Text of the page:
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Hemoptysis is the coughing up of blood or blood-stained mucus from the bronchi, larynx, trachea, or lungs.

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Hippocrates of Kos (Hippokrátēs ho Kṓos), also known as Hippocrates II, was a Greek physician of the Age of Pericles (Classical Greece), and is considered one of the most outstanding figures in the history of medicine.

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Histology, also microanatomy, is the study of the anatomy of cells and tissues of plants and animals using microscopy.

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Histoplasmosis (also known as "Cave disease", "Darling's disease", "Ohio valley disease", "reticuloendotheliosis", "spelunker's lung" and "caver's disease") is a disease caused by the fungus Histoplasma capsulatum.

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Human immunodeficiency virus infection and acquired immune deficiency syndrome (HIV/AIDS) is a spectrum of conditions caused by infection with the human immunodeficiency virus (HIV).

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HIV/AIDS in Africa

HIV/AIDS is a major public health concern and cause of death in many parts of Africa.

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Hodgkin's lymphoma

Hodgkin's lymphoma (HL) is a type of lymphoma which is generally believed to result from white blood cells of the lymphocyte kind.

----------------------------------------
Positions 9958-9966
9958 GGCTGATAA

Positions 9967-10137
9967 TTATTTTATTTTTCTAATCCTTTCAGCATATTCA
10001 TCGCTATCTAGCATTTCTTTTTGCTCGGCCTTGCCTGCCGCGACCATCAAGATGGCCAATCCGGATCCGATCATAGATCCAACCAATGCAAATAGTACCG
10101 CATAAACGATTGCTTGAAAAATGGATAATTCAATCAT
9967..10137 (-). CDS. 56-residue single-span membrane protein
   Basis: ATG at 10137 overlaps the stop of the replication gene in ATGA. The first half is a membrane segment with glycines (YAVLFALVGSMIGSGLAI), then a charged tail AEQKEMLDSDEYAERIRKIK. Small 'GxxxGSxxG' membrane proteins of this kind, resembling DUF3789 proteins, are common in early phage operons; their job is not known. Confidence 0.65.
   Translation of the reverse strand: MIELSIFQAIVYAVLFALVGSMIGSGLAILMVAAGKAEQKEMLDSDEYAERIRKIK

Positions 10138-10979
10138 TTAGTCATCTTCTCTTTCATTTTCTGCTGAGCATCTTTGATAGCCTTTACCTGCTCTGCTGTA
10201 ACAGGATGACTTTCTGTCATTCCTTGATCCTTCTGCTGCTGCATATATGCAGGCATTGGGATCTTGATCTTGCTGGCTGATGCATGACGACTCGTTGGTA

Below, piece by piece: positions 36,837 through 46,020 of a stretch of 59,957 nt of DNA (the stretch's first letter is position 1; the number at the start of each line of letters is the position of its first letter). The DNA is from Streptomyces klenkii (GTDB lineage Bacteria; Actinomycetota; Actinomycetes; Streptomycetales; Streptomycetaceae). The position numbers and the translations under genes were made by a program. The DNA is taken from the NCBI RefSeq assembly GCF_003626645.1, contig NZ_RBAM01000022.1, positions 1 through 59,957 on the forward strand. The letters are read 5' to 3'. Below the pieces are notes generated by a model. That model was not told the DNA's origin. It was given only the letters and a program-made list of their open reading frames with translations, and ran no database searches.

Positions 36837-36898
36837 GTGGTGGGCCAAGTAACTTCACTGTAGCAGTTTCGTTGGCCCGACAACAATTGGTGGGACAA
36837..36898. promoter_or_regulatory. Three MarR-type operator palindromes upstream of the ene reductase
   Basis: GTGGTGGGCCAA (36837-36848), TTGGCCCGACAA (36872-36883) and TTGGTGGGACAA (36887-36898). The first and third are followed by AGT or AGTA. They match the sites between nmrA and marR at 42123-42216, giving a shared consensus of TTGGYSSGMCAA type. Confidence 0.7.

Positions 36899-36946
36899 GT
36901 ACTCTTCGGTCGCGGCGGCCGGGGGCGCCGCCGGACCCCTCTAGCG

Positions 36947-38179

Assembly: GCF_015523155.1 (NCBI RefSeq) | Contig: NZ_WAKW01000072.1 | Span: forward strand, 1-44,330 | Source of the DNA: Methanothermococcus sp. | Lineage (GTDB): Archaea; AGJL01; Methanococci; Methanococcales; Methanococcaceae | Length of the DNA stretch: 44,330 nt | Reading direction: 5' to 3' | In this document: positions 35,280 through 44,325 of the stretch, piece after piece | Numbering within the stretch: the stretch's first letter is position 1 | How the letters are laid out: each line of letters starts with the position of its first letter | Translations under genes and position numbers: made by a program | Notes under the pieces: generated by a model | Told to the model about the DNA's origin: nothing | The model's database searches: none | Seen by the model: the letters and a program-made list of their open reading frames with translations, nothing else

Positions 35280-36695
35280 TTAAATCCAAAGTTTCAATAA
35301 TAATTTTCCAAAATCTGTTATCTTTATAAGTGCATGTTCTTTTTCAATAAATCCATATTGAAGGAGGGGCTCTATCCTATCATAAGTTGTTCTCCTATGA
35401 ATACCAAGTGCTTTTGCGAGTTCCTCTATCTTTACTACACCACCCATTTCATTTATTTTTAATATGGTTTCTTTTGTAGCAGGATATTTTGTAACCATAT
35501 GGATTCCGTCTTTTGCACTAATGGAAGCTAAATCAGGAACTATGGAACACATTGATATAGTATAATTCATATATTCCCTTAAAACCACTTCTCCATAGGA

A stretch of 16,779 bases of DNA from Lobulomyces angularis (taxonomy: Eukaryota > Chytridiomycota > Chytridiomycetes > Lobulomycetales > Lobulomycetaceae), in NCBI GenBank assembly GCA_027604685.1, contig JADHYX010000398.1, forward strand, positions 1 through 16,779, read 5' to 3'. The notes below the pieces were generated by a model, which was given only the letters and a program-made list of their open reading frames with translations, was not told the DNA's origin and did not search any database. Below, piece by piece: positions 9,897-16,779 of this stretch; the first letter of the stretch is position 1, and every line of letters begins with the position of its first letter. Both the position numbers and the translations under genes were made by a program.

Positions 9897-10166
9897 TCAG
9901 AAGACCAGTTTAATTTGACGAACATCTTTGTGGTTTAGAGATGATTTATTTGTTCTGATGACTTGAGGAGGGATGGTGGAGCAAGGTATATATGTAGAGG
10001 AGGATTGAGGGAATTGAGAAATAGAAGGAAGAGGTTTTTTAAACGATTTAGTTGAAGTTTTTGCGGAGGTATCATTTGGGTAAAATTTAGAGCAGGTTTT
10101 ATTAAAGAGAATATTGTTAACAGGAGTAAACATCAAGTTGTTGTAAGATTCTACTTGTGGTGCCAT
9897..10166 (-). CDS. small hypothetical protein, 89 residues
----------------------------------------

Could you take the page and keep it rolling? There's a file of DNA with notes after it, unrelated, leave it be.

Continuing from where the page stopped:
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Horn of Africa

The Horn of Africa is a peninsula in East Africa that juts into the Guardafui Channel, lying along the southern side of the Gulf of Aden and the southwest Red Sea.

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Host (biology)

In biology and medicine, a host is an organism that harbours a parasitic, a mutualistic, or a commensalist guest (symbiont), the guest typically being provided with nourishment and shelter.

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Immunosuppression is a reduction of the activation or efficacy of the immune system.

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In vitro

In vitro (meaning: in the glass) studies are performed with microorganisms, cells, or biological molecules outside their normal biological context.

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Indigenous peoples

Indigenous peoples, also known as first peoples, aboriginal peoples or native peoples, are ethnic groups who are the pre-colonial original inhabitants of a given region, in contrast to groups that have settled, occupied or colonized the area more recently.

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Industrial Revolution